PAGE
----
In the previous blog, we described chronic pain as persistent, lasting at least 3 months or longer. Most people would assume after months of daily pain, a person would be able to provide a complete description of what they were experiencing.

However, the reality is that chronic pain is complex. No two people experience chronic pain the same way, and there is variability in how an individual will feel from day to day. There are many factors that can make chronic pain better or worse. Some things are out of our control, such as weather and other medical conditions. However, there are many factors within our control including diet, sleep hygiene, physical activity, smoking, and even interpersonal relationships. For patients struggling with chronic pain, optimizing these factors can have substantial impact on pain severity and quality of life.

Because so many things can impact how you feel, it’s important to pay attention to your body’s responses to various situations or stimuli. You would be surprised what you can learn by taking a few minutes every day to pay attention to how your body is feeling!

To get the most benefit from this activity, try keeping a journal. You do not need to write a novel about your day, keep it simple and sustainable. Make pain journaling a part of your daily routine. Simply jot down the day of the week and give your pain a numerical value (use a 10-point scale, 10 being the worst pain of your life and 1 being no pain).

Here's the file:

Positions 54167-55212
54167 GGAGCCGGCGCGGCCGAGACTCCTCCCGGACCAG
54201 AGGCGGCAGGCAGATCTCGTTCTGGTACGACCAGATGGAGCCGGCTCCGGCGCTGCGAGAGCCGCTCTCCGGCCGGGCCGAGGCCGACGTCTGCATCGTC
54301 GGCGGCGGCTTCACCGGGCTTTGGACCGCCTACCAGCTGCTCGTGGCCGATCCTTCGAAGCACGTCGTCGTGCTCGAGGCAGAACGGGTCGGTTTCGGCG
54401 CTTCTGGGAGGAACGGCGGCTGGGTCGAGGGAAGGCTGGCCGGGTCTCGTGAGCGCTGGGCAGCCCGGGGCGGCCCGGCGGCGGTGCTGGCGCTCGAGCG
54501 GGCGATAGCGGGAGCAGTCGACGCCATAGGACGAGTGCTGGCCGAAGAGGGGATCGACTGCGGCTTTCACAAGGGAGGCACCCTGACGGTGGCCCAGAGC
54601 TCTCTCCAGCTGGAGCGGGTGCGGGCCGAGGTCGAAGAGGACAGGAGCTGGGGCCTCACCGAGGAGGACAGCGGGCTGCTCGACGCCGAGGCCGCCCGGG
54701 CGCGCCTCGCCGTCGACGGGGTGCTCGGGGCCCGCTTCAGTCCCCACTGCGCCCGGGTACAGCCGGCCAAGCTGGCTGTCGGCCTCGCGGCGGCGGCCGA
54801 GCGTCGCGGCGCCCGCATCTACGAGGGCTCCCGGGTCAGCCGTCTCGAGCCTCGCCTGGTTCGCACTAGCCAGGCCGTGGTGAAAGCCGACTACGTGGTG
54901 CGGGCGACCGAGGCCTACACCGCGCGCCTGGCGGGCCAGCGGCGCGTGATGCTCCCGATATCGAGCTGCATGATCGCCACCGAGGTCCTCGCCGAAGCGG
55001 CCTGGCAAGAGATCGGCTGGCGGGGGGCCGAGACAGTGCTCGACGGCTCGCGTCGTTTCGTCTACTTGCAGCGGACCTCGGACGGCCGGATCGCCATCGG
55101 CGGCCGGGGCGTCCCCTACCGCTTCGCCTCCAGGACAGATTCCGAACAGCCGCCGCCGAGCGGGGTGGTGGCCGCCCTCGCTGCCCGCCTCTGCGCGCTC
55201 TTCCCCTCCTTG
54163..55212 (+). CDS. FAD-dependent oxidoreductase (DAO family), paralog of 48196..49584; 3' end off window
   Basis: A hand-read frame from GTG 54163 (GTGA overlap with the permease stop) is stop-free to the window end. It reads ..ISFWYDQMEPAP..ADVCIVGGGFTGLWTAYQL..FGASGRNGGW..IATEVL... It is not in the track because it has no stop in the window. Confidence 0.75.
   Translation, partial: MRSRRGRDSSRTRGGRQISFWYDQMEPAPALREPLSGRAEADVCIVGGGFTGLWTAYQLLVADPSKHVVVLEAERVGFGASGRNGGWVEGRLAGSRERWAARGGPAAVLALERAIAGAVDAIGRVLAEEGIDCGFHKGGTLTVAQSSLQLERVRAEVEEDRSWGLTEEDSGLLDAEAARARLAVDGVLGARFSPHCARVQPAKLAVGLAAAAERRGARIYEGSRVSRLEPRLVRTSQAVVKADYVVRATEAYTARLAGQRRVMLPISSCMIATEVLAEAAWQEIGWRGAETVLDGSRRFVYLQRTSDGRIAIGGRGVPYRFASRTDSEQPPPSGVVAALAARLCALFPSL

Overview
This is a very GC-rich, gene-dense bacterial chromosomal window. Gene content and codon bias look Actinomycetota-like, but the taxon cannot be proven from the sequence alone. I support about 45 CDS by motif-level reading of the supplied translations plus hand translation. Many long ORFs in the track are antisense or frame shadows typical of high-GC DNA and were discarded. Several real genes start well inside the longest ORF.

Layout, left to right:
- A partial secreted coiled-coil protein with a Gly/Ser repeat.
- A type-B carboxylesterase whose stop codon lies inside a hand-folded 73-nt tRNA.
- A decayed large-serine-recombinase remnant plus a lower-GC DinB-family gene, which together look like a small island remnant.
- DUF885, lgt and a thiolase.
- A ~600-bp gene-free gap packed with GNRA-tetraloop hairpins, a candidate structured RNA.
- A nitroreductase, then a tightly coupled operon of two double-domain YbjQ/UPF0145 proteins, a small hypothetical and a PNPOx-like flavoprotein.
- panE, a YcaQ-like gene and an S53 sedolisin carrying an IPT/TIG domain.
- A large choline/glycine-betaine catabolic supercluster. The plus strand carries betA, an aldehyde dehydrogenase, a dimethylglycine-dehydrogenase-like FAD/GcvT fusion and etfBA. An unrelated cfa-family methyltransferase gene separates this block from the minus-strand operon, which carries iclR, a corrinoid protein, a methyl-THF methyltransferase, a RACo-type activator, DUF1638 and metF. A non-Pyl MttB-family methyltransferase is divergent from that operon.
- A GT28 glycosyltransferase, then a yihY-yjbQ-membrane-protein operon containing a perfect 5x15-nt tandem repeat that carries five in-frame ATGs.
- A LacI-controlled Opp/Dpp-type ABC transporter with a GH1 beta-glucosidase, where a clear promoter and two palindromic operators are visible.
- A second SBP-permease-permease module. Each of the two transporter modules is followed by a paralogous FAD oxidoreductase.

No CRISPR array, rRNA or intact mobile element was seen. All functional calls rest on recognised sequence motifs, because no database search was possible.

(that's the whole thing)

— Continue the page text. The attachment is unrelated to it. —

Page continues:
Other items that are helpful to track include:

  • Activities. What did you do that helped your pain?  What made it worse? Gentle movement (stretching and range of motion exercises) can help pain.
  • Sleep quality. How many hours of sleep did you get?  Did you wake up feeling well rested?  If you slept well, think about why and how you can foster better sleep.
  • Diet. What are you eating? Is the food you’re eating helping you? Are there healthier alternatives that you might consider?  Food can be a delicious fuel source but there is also a growing interest in the idea of food as medicine.
  • Mental health. How is your mood? How are your relationships with friends and family? Many with chronic pain struggle with depression or anxiety. Support system. Who is in your corner? Who can you turn to when things are difficult? Your support system can have a dramatic impact on your ability to get through your day.
  • Medication use. What medications did you take? Did they provide relief? How much relief? Were there side effects or other issues associated with the medications? Include prescription and over-the-counter medications.
  • Smoking and alcohol use. How often are you smoking/drinking? Have you ever considered cutting down or stopping altogether? These habits can be counterproductive to successfully overcoming a chronic pain issue.
  • Other techniques. Have you tried ice, massage, acupuncture, yoga? These are important alternative modalities to consider.

Anything that you can identify that makes you feel better or worse, is important to note.  Share your journal with your physician, the data it contains can be helpful in developing your plan of care.